JMW: Mache Salad with radishes and housemade ricotta– it’s delicious and I like our dofu ru ricotta. Steamed Buns also great, I’m into the mushroom filling this time around. And Crab Fried Rice with Ramps, Fiddlehead Ferns, Chilies, Capers and Pickled Mustard Seeds…need I say more?
To what do you owe the current refined Chinese food craze?
JW: I think it’s a function of a generation of chefs who have trained at good places and are now opening restaurants that reflect their own heritage and upbringing.
JMW: I don’t have an answer; this is my first venture into Chinese cuisine. I would like to believe we are doing something to be a part of the movement.
What do you think sets the food and concept at Fung Tu apart from other hot, modern Chinese spots, like Mission Chinese Food or Tuome?
JW: Fung Tu’s vision is based in many ways on my family, whether it’s my mom’s recipes or stories about my relatives’ favorite foods. Combined with imaginative techniques that I’ve acquired over the years working in some good kitchens, we are able to set ourselves apart with an innovative, original, soulful style of cooking.
JMW: I don’t really know much about the other places to be honest. I try to focus on something that is new to me and my crew, and can be creative to the guest. We try to keep to our own world at Fung Tu and work on dishes that feel like creations rather than representations. We have our stories and backgrounds but we try to keep the food very personal.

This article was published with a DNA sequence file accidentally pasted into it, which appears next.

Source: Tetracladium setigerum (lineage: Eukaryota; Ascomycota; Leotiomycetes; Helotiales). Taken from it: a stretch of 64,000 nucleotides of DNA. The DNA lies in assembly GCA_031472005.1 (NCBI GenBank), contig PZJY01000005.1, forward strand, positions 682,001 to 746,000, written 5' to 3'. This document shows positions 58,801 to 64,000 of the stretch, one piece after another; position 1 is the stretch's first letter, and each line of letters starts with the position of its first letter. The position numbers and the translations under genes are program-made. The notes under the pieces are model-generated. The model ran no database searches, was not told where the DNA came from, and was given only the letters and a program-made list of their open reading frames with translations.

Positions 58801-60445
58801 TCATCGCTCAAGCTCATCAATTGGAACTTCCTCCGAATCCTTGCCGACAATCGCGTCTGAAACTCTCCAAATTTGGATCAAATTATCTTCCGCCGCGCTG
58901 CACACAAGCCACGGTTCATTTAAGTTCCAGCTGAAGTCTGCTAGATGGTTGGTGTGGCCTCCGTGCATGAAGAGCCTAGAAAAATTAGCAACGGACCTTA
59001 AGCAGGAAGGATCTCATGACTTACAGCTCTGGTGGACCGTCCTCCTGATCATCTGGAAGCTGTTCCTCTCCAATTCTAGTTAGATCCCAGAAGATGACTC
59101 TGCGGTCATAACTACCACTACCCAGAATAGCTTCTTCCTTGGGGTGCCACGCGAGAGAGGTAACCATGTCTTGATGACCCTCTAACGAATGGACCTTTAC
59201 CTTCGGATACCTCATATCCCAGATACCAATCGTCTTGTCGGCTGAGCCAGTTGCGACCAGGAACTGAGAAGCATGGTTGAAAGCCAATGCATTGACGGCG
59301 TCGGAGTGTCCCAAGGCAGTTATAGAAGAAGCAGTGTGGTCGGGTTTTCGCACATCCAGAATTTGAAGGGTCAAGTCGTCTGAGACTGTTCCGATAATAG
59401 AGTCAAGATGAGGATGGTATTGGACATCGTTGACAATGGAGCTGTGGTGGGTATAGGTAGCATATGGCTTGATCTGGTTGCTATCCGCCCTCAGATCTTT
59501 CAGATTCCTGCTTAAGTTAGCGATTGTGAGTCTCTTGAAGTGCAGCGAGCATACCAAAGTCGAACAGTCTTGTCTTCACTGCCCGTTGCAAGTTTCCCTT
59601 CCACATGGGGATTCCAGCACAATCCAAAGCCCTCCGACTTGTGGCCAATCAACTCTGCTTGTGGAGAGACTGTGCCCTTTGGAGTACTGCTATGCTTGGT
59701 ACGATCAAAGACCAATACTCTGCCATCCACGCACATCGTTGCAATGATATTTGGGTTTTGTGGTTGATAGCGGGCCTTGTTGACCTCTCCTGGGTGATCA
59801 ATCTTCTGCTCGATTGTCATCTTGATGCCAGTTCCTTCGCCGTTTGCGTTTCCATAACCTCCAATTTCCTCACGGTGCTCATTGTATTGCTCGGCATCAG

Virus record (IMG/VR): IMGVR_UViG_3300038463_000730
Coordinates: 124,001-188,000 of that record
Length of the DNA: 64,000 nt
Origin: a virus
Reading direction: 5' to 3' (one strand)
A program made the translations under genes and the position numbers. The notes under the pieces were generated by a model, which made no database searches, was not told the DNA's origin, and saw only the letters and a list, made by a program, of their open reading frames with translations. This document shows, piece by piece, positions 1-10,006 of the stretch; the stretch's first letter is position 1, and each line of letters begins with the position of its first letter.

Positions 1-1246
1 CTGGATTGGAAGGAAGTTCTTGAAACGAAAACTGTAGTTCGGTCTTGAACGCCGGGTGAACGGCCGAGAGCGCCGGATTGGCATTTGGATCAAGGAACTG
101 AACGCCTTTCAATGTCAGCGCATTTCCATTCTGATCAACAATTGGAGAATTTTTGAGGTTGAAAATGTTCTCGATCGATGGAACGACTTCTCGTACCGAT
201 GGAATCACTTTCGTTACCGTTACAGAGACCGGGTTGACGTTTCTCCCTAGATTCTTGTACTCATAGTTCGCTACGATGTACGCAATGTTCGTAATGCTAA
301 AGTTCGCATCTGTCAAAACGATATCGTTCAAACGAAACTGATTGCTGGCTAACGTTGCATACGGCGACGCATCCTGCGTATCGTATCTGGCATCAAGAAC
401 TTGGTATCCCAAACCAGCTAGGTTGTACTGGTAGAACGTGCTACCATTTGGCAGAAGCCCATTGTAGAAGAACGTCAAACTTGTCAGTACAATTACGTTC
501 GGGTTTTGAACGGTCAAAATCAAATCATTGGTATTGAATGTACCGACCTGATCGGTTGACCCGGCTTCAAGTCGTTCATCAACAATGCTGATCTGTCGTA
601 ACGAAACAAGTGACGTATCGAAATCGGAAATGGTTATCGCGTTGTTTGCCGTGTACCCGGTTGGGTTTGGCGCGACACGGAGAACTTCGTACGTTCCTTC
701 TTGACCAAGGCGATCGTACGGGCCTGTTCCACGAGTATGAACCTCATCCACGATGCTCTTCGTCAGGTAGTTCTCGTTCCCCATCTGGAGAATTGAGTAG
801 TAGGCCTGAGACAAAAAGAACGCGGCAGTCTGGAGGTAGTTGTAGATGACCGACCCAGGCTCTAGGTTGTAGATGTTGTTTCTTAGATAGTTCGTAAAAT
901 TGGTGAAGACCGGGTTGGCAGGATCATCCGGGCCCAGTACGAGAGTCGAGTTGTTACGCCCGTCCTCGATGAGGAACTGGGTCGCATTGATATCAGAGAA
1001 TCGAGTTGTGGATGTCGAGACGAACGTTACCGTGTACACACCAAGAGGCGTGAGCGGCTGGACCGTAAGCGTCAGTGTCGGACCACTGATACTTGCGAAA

Chinese food (at least American Chinese food) has never been known for thoughtful beverage programs or dessert menus. How have you sought to elevate both at Fung Tu?
JW: We are fortunate to have Jason Wagner as a partner and beverage director. He had the knowledge, connections, and imagination to create a special beverage program that works well with the food. Chef de Cuisine/Partner Matt John has lots of pastry skills and has had a large hand in the desserts at Fung Tu. So it’s about the talent we have here at the restaurant.
JMW: Our wine and beverage program really speaks for itself. Jason Wagner does an amazing job with the program. As far as desserts go, there isn’t really much to it. We wanted to have good desserts; I will usually just come up with something I want to eat after dinner.
What current culinary trends can you really get behind, and wish do you wish would just die already?
JW: Let me preface this by saying that I’m omnivorous. I’m an advocate of the way my mom prepares Chinese food: small amounts of protein with rice (starch) and lots of vegetables. One piece of steak would be used for our family of five in a stir-fry. I think every chef should read Michael Pollan’s “The Omnivore’s Dilemma” in order to understand how precious meat is and that we should really eat it sparingly. All this to say, I like the vegetable forward movement — Michel Bras, Dan Barber, Semilla, etc. This should not be thought of as a trend.
JMW: The only thing I want to see is a better agriculture department for the United States. I want there to be more support for smaller farms and wish cities like NY would have better waste management. I wish people would stop supporting sushi restaurants that use wild Bluefin Tuna. If everyone actually focused on ways to help rather than a new trend to follow, maybe we would be actually starting a movement that makes a difference for other young chefs in the future.
What do you do (and eat) in NYC on a rare day off?
JW: I spend time with my wife, Jane, and son, George. We have family date night at neighborhood restaurants. When we lived in Greenpoint, we went to Okonomi a lot. Now that we live in Clinton Hill, we go to Speedy Romeo regularly.
JMW: Play guitar and order in with my wife.
What’s your ultimate career goal as a chef?
JW: Fung Tu is has been by ultimate career goal — to be the chef/co-owner of my dream restaurant.
JMW: Open a small Bed and Breakfast in the mountains.